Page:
Washington DC's Primary E-Votes Still Not Adding Up Properly

from the it's-not-like-we've-got-computers-that-can-count dept

You know, the one thing that computers are supposed to be good at is counting things accurately. So why is it so hard to do so when it comes to counting votes? We recently wrote about the case in Washington DC's primaries where election officials were struggling to figure out the source of an awful lot of votes for a non-existent write-in candidate. Sequoia, the makers of the e-voting machines in question, were quick to deny any and all responsibility with the hilariously "thou dost protest too much" statement: "There's absolutely no problem with the machines in the polling places. No. No."

Either way, it appears that officials in DC still can't properly add up the votes properly, and are noting that 13 separate races all show the exact same number of overvotes: 1,542, though no one can explain why. Sequoia continues to stand by its original statement that the problem must be one of human error -- though it fails to explain how simple human error would create 1,542 extra votes in 13 entirely separate races -- and why it didn't design a system that would prevent the ability for "human error" to create such votes.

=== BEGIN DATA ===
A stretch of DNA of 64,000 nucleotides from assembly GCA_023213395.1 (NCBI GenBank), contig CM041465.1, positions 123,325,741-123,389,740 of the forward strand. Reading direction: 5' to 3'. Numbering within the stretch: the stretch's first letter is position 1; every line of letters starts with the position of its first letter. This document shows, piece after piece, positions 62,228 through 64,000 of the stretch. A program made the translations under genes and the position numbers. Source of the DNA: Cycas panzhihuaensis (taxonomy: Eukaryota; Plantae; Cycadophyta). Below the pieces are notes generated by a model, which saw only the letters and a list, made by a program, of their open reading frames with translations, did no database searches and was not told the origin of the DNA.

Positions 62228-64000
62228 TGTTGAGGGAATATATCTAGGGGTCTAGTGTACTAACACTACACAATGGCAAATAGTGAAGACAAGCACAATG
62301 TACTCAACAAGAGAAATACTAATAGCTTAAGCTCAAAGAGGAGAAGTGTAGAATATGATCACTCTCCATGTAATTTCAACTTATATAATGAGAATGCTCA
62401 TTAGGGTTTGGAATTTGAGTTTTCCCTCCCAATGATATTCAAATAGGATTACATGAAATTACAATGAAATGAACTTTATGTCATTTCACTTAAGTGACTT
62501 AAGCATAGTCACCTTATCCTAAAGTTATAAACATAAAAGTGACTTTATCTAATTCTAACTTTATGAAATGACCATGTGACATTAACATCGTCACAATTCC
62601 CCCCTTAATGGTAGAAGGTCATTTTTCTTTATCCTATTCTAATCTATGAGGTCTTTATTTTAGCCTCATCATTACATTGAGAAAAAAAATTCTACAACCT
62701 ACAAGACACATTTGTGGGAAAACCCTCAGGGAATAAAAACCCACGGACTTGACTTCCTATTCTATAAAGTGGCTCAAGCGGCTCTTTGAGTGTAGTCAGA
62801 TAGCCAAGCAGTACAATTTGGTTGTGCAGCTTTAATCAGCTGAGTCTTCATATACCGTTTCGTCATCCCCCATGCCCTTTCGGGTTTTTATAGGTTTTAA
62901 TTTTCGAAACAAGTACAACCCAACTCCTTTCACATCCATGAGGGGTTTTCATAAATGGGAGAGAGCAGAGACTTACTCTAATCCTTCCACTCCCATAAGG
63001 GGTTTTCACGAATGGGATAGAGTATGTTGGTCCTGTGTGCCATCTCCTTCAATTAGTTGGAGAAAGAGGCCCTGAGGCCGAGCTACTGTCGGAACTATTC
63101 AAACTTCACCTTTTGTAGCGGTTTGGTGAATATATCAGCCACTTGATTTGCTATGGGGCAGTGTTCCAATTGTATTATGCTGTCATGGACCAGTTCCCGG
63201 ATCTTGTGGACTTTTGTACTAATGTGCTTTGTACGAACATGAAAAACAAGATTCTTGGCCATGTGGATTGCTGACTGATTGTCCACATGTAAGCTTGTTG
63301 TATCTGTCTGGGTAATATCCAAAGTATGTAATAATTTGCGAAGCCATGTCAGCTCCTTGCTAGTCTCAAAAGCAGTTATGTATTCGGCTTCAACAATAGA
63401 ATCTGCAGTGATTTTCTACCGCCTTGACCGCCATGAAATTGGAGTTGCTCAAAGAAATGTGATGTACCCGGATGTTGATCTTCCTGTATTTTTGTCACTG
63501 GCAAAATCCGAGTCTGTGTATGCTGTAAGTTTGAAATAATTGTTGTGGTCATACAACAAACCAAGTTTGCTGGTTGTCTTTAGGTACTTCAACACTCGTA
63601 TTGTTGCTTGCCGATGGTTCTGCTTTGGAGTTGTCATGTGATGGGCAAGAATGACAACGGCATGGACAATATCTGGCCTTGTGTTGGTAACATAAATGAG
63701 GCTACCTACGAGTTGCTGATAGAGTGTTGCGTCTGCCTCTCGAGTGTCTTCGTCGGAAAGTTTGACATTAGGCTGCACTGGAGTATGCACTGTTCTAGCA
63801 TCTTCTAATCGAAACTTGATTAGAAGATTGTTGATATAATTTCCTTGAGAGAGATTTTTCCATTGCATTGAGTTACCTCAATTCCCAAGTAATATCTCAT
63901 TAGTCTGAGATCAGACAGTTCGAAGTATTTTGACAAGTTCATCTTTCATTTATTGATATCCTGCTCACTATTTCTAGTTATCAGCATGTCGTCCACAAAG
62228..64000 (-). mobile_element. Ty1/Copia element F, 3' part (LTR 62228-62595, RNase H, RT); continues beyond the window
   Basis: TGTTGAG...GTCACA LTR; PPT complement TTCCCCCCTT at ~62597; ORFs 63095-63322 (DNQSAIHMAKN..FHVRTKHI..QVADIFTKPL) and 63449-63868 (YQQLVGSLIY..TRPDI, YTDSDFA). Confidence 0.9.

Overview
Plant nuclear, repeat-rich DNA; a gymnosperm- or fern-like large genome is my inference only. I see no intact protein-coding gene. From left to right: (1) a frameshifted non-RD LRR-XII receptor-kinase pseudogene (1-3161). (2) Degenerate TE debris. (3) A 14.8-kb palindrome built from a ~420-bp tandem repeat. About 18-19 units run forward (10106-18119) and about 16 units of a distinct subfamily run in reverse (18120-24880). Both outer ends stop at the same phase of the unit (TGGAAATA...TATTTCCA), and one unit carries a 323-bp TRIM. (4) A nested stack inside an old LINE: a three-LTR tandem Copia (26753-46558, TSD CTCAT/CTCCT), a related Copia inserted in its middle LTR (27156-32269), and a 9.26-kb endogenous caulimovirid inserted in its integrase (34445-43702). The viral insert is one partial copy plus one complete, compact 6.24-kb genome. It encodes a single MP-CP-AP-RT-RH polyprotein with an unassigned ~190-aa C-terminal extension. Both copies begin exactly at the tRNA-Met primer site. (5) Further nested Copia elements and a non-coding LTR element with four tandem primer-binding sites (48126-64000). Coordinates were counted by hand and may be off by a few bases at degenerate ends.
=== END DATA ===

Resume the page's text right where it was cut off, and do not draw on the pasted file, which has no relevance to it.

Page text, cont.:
Filed Under: counting, dc, e-voting, security, vulnerabilities
Companies: sequoia

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  1. identicon
    Vanessa, 27 Oct 2008 @ 2:41pm


    Geez, how can they defend their machines and how would anyone even believe their defense after how they've already been written about? Well, maybe it hasn't been in the MSM.

    To comply with a federal court order, Nassau County purchases ballot-marking devices from Sequoia Voting Systems. Of the first 240 devices delivered, 85% are too defective to be usable, placing the county in jeopardy of violating the court order.-- VotersUnite

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